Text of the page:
Bachelor of Science in Nursing Faith Amongin Ahuvia Σ* Ashtyn Jo Alfers Σ* Brandi Allison Beverly DeVenecia Aquino Mary J. Arnold Caitlin M. Carlson Lacey Chandler* Amanda E. Donahue Associate of Science in Gregory Scott Engler Radiologic Technology Nicholas John Gohr Leslie R. Nichols Carlson Emma Goodloe Michaela Chatfield Laura Marie Green* Meredith Rae Colombo λ Cynthia Gabriela Gutierrez Σ* Nicholas Anthony Duckworth λ Krysten C. Hamilton* Abigail Freyermuth Kayla Marie Hardiman Σ Carlie A. Grieb λ Nisha Leah Harris Leann Hamilton Aryn Hill Kaylee Kane Natasha Hopwood* Hannah Marie Keenportz λΣ Wanda Dee Hughes Σ Jordan Keysor λ* Susan Hutchinson** Tolé Kounsivannarat λ*** Anne Elizabeth Kelly Jennifer MacDonald Σ Michael David Kilworth Kathryn Ann Madsen λΣ*** Amanda Marie Kingslan** Sydney Lynn McCaw λ*** Jennifer N. Kunz Mark McVey Sheri T. Levell Σ Lauren Amelia Sievers Molly M. Lightell Jena C. Shanahan λ* Sarah Mafilika Heather Marie Speck λ*** Parvina Mansurova*** Benjamin Thomas Tessin λ** Derek Russell McCroy Katherine Rose Thaman λΣ** Christina M. McDorman*** Melissa Marie Winkler Sarah Mae Nelson Σ Ashley Lauren Witkowski λ* Uchenna C. Nwoye Jenelle Workman λ Antonine A. Oluoch Σ Raina Rochelle Zoerb Jacob Patterson* Rebecca Pauba Σ Associate of Science in Lauren Michelle Quandt Health Care Business Taylor Rheault in Health Information Kellie Marie Rice Σ Technology Pamela Sue Rihner* Marissa Denisha Allen Annelisa Emily Schlosser** Amanda Jo Shapland

Paula Mae Simonson*** Amanda Slaby Dale Eugene Stogdill Jr. Jessica Lynn St. Clair Σ Jennifer Lynn Sutphen Σ Melissa Ann Swofford** Ariel Rose Thorne Karina B. Treppner Jaimie Villarreal Steven S. Wall Angela Marie Warman Σ** Lilian Wong Bachelor of Science in Health Care Business in Health Information Management Jill Renee Judkins Σ* Bachelor of Science in Health Care Business in Health Information Administration Michaela Renee Else Katie Schoening Bachelor of Science in Health Care Business in Management Anthony J. Miller Nicolas Jacob Phelps*** Dawn M. Schnepel*** Master in Health Care Administration Jessica Elaine Cullan Σ Wendy A. Herrera Ann L. Yager Master of Science in Nursing Lindsey Nicole Abbott Rebecca Andrews Σ Kaylee Bruns Brittany Nichole Burbach Olivia Kay Chapman † Ashley Brooke Corcoran † Danielle Culbreath Katie Edwards Sarah Franzluebbers Amanda Jane Hansen Elisha Christine Hardy † Alicia Heil Σ Amanda Rose Hoffman Sarah Ann Kelly Stephanie Lee Klappholz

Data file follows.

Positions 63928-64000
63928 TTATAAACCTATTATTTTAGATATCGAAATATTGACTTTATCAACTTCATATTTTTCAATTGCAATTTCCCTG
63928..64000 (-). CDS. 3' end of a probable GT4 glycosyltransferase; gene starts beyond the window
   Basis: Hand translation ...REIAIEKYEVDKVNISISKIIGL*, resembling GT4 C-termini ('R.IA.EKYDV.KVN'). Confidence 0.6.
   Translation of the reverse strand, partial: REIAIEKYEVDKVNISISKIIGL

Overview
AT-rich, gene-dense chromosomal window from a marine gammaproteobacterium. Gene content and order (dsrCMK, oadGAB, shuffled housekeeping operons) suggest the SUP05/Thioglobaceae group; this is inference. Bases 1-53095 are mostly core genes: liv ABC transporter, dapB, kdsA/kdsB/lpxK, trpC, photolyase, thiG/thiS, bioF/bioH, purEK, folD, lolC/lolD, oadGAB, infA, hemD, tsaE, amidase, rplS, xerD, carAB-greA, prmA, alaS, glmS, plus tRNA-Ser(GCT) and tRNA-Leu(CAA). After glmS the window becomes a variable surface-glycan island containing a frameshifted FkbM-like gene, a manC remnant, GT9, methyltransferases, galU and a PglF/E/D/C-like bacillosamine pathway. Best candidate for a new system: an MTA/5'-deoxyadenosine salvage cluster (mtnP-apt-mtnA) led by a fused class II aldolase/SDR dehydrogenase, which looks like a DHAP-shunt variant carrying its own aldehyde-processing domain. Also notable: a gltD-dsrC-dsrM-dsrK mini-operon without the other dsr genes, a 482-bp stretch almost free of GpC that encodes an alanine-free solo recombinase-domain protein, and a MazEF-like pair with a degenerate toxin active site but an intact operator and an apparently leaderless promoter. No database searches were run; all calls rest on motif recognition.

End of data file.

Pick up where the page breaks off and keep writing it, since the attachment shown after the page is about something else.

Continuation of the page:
Marena Kleine Kelli Jo Kolander Nicole Koricic Cari Marie Lynn Stacey Amanda Lytle Ramie L. Misko † Andrew J. Murtha † Katelyn Marianne Pakzad Janelle Marie Plourde Chantelle Traci Rawlinson Σ Dmitriy Shishkin Erin Joy Sillman Rebecca L. Szuba Macy Ann Urrutia Cristina Rose Wirtz Post-Master’s Certificate in Nursing Michelle Anderson Kelly-Jo P. Balignasay Kelly Ferguson Angelica Griffiths Elizabeth Purvis-Jeffrey Chelsie Josephine Rodabaugh Janelle M. Wood Σ